It’s easy to be happy and generous when your sales reps are making their numbers and the latest shipped product has a low defect rate. But, how do you behave when you’re under a deadline and your key employees resist your requests for them to work late? If you’re not using ‘positive persuasion principles’ espoused by Art Petty, you might be setting yourself up for disaster.
Petty outlines a number of methods managers can use to influence team members and others to see a specific point of view. His suggestions can also work when managers need to exert influence over their leaders.
First, approach any discussion where you’re likely to face resistance with a win-win attitude. This strategy is often used by sales reps. For example, when you ask employees to work beyond the traditional work hours, you’re upsetting their work-life balance. They need to know there’s something in it for them if they give up free time. Instead of dragging out charts and graphs to make your point, explain how finishing a product on time will mean potentially big sales for everyone. Speaking with passion and positive emotions can increase your sway over people.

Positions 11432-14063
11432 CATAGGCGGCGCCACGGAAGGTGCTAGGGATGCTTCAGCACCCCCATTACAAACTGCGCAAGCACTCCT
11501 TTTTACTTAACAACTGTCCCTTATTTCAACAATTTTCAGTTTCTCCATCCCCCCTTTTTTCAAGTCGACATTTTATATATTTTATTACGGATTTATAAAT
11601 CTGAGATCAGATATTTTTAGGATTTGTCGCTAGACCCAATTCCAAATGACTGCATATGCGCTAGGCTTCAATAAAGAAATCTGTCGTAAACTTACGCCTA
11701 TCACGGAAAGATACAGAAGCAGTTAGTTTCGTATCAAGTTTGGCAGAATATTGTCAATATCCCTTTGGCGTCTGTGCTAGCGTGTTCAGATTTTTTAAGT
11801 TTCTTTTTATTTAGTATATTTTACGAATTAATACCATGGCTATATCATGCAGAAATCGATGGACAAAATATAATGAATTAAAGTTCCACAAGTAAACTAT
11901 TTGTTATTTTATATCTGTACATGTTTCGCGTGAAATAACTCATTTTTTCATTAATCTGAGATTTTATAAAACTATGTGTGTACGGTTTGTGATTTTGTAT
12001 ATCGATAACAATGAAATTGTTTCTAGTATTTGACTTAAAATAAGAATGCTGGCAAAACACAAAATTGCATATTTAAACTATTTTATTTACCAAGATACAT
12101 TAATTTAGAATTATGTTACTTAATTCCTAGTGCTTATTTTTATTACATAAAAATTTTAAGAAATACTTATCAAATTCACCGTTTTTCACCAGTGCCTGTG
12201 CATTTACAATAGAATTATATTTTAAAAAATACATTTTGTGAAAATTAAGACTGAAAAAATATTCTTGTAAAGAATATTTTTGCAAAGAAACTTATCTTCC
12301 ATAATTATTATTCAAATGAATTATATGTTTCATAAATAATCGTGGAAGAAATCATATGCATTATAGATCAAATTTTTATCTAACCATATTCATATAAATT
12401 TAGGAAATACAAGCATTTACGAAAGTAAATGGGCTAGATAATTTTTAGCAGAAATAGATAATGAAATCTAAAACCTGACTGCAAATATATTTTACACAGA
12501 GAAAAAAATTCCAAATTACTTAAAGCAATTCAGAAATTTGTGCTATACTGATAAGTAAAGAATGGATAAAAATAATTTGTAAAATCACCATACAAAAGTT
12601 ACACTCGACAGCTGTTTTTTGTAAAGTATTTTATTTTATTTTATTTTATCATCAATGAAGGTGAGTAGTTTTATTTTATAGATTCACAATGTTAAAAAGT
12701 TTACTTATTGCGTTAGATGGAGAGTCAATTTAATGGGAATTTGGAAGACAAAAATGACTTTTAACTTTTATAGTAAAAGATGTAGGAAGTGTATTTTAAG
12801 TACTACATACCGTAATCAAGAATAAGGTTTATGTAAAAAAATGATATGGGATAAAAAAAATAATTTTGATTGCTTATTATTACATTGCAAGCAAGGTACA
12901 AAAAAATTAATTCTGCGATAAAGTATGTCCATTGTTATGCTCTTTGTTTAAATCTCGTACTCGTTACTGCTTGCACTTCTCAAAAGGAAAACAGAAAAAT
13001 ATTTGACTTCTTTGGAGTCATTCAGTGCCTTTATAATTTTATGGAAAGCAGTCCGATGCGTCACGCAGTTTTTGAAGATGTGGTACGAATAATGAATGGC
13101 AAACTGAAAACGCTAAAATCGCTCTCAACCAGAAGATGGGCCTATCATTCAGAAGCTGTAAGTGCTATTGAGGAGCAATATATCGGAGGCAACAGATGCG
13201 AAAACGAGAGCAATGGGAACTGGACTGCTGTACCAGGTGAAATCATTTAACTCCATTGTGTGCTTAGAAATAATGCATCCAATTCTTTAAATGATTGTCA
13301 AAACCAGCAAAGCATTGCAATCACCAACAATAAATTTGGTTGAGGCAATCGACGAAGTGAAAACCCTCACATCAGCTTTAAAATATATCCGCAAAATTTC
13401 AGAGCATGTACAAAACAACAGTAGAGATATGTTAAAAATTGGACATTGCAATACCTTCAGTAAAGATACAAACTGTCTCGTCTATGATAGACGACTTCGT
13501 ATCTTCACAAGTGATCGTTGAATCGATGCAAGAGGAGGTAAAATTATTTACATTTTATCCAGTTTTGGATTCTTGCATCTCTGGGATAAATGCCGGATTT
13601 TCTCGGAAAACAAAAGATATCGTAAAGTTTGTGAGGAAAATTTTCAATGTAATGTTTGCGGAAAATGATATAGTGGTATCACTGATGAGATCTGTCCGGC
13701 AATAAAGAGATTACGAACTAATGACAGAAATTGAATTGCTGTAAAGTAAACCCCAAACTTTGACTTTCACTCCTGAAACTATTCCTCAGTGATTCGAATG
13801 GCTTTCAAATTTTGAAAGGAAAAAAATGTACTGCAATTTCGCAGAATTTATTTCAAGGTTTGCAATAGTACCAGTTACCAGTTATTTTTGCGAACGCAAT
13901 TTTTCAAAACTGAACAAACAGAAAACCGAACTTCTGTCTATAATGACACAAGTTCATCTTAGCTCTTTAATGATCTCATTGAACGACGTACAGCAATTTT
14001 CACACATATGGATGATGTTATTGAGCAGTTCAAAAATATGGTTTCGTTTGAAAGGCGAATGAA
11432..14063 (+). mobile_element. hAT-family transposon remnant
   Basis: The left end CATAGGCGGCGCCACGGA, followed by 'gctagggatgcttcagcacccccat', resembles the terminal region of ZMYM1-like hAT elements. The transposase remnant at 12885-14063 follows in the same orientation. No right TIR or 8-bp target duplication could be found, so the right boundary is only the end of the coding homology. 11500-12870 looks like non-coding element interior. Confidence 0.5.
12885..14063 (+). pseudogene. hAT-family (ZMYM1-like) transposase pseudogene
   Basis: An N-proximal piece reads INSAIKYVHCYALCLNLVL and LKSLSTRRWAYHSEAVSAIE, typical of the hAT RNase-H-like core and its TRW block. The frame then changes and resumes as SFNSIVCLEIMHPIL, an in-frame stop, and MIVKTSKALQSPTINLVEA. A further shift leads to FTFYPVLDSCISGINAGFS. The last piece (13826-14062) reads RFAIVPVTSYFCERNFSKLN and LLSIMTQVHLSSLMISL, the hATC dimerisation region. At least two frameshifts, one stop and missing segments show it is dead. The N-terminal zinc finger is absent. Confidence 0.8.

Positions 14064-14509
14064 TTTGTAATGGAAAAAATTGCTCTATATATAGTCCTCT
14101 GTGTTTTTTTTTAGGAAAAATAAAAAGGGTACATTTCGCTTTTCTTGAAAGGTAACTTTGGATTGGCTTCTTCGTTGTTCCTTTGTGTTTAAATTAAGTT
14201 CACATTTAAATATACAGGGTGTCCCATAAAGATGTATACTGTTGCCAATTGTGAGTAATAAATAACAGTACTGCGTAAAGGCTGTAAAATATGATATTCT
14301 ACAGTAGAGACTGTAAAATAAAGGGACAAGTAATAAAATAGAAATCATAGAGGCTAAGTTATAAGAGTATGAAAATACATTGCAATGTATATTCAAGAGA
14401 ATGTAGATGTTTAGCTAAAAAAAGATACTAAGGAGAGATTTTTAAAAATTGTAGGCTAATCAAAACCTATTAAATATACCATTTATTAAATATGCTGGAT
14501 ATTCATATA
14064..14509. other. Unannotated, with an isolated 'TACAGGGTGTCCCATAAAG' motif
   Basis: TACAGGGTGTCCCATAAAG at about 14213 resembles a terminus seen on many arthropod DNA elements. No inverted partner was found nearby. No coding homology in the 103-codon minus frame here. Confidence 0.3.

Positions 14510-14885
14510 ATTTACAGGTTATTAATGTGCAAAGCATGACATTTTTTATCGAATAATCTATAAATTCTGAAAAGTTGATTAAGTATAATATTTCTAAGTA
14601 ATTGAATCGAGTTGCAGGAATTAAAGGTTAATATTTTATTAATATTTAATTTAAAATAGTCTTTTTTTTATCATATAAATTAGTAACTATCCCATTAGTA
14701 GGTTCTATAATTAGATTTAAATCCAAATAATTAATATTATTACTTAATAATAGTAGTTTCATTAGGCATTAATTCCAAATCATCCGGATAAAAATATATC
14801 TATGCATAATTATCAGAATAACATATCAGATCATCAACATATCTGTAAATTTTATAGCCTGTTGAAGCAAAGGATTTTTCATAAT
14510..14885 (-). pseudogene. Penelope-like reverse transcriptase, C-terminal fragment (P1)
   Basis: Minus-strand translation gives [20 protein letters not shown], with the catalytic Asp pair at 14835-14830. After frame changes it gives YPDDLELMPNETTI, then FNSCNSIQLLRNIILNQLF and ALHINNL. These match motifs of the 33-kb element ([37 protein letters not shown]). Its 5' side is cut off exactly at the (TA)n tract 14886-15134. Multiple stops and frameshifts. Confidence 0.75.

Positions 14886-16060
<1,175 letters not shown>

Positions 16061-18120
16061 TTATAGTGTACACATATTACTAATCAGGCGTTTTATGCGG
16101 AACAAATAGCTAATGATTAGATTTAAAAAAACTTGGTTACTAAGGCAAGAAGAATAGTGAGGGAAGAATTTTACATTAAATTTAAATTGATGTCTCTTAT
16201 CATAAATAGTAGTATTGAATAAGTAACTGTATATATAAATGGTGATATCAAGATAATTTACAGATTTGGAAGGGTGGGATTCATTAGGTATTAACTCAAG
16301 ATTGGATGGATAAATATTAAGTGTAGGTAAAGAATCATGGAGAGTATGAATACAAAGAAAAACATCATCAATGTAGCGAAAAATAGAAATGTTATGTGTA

Be flexible. People will react more positively if you give them choices. They may agree that they need to put in some extra hours. Does it have to be right now? Could they get to the project after they put their kids to bed, or first thing in the morning? If you offer choices, you may get a better response to your request. Or, ask your employees if they have another suggestion. When you give them a little control, they’ll reward you with working harder.
And speaking of rewards, go there. You might not be able to afford to give your people a cash bonus. But you can and should indicate that people who give a little extra can expect something in return. Be sure to follow up by giving your team members time off or another benefit you know they enjoy.